Monday, March 19, 2007

Getting Serious

A co-worker and training partner is running his first marathon in May. With just under nine weeks to go, we were discussing his training and current condition. The fact that his first child was born just about two weeks ago has sort of wreaked havoc on his marathon training plan.

So, he wants to know what can be done to avoid having to scrap the race. I told him we'd run 12-14 miles, this weekend, and make a determination then. To date, the furthest he has ever run is a half-marathon. And that was last season. Going from 13 miles to 26.2 miles in less than eight weeks poses a real challenge.

Mostly, I told him he needs to get serious. That is an important factor in completing a marathon. I sincerely believe that a half-marathon can be completed without any real knowledge or serious training. Why do I believe that? Because that's how I ran my first half-marathon. And I've met lots of others who did the same thing.

There is a huge difference between 13.1 miles and 26.2 miles. And it takes a serious respect of the distance and dedication to completing the race to motivate proper training. Cutting corners and "faking it" doesn't work so well at the full marathon distance.

And that got me thinking about my own training for Louisville. I started looking at the training hours. I noticed that for nearly every week there was a noticeable difference between scheduled and actual hours. Granted, "scheduled" included optional swim and/or run sets each week, but still, falling short every week is hardly a sign of respect and dedication.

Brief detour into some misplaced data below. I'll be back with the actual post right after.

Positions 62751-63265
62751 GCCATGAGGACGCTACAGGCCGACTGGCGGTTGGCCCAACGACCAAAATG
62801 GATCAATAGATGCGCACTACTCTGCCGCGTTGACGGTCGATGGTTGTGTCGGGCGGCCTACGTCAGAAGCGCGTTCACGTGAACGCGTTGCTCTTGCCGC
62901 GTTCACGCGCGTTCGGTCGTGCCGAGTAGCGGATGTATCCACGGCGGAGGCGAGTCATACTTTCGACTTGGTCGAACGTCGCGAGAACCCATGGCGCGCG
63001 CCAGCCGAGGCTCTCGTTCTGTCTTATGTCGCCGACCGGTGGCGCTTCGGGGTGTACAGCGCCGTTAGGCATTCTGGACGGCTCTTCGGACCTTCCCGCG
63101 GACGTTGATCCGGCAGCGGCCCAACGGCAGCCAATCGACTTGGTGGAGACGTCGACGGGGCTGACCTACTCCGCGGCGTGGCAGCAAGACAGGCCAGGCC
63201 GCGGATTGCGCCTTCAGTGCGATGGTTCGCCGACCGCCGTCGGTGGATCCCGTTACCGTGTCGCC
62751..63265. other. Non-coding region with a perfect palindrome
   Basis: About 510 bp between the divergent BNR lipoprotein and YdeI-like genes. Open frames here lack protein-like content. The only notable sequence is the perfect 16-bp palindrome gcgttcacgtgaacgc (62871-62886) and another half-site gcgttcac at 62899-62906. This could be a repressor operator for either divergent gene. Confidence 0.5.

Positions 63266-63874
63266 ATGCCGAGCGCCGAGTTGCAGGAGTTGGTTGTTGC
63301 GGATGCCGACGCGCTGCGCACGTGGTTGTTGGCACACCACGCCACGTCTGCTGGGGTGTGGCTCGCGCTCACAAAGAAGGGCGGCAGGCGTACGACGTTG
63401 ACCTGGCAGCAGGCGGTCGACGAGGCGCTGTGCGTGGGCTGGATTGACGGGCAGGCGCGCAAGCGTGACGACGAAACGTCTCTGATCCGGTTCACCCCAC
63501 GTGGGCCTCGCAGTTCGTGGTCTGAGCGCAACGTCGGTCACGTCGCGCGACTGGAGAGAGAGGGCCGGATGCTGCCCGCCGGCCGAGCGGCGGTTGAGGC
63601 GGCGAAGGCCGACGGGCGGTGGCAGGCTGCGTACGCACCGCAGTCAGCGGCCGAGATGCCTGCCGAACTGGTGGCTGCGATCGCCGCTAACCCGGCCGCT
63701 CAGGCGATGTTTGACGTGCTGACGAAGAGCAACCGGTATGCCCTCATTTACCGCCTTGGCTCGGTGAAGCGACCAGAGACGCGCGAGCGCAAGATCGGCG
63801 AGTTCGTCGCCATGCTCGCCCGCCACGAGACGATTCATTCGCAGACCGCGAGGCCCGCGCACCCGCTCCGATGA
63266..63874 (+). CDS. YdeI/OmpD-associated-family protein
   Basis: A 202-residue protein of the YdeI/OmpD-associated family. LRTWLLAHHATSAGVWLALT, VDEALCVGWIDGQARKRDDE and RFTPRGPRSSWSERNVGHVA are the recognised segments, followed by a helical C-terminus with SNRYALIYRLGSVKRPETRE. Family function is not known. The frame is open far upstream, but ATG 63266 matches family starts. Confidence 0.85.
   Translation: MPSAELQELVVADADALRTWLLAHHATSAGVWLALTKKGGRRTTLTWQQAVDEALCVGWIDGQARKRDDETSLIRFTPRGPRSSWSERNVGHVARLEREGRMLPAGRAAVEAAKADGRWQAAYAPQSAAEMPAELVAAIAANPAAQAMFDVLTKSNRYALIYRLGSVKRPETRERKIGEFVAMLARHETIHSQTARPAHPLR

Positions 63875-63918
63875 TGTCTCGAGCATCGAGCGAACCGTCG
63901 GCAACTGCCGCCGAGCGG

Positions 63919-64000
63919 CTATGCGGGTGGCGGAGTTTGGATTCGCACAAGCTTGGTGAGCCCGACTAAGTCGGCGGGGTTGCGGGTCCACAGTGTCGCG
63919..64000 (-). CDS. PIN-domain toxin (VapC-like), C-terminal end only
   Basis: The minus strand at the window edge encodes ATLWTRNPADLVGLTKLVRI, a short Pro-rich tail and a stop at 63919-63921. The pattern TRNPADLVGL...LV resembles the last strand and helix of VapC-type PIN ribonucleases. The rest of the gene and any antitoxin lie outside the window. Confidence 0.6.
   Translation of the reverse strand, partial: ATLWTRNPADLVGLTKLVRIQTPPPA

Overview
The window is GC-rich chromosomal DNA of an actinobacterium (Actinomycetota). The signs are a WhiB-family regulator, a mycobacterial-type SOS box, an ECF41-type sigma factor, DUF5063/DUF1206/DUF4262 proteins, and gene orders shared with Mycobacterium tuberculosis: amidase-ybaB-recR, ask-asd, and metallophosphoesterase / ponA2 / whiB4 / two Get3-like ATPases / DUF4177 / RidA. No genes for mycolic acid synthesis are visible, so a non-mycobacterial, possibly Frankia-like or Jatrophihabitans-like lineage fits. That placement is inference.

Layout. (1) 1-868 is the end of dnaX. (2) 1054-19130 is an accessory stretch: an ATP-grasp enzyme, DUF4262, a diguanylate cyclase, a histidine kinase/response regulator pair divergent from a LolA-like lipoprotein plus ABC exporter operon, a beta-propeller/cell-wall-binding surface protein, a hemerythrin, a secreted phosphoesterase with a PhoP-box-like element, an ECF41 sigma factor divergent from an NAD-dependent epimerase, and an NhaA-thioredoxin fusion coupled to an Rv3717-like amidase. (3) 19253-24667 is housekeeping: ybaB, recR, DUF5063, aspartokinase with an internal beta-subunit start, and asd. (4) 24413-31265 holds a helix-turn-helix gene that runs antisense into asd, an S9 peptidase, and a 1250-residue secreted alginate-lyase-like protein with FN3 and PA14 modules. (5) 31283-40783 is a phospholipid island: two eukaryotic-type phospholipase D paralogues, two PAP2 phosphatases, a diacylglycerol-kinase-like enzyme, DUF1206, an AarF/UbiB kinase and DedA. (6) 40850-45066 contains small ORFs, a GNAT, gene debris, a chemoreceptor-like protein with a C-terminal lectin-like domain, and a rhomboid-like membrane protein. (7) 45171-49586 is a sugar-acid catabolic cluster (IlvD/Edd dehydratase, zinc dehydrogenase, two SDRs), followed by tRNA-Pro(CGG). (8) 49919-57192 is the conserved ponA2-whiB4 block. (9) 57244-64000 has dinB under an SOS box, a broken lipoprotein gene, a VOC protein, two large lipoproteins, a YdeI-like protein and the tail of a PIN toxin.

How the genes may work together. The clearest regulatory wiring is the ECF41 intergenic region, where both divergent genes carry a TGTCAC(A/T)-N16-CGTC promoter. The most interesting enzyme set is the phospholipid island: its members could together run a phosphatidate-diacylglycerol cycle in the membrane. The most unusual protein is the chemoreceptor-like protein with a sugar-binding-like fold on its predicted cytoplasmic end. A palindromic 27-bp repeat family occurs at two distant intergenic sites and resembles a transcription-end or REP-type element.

Just like the difference between a half and full marathon, it is highly unlikely that I will be able to "fake" the training the way I did for my sprint and Olympic distance races. Reaching the finish line in August will require that I get serious. Those training hours should be met closely every week. Perhaps a little short here, a little long there, equal on average.

I have trained far more, this year, than ever before. Even so, it is time to ratchet things up to the next level. I have an 8-week program until the 16-week Ironman program commences. My goal for this phase is to get back into full training mode and hit those goal times. Feel free to call me on it. Accountability is everything.


Tri-Dummy said...

We must be flexible, brother...being husbands, fathers, workers, etc.

I only ensure I get my LONG days in. The others are icing on the cake, per se.

IM Able said...

I'm with you. I'm noticing that one session gets dropped each week. There's always a good reason, but I'm sure that I can get back to hitting 100% each time with just a little more effort. Actually, not effort, just commitment. There's no fakin' in Ironman!

Curly Su said...

'respect the distace'...well said.

Deb said...

Get it done! (and have fun!)

Rural Girl said...

I think half the battle is the realization and acceptance of the process. You're on your way! Happy training.

Lana said...

Great post - I've always said that a half marathon is not even the same kind of event as a full marathon. Not even close. I hope your friend is able to pick up his training and finish!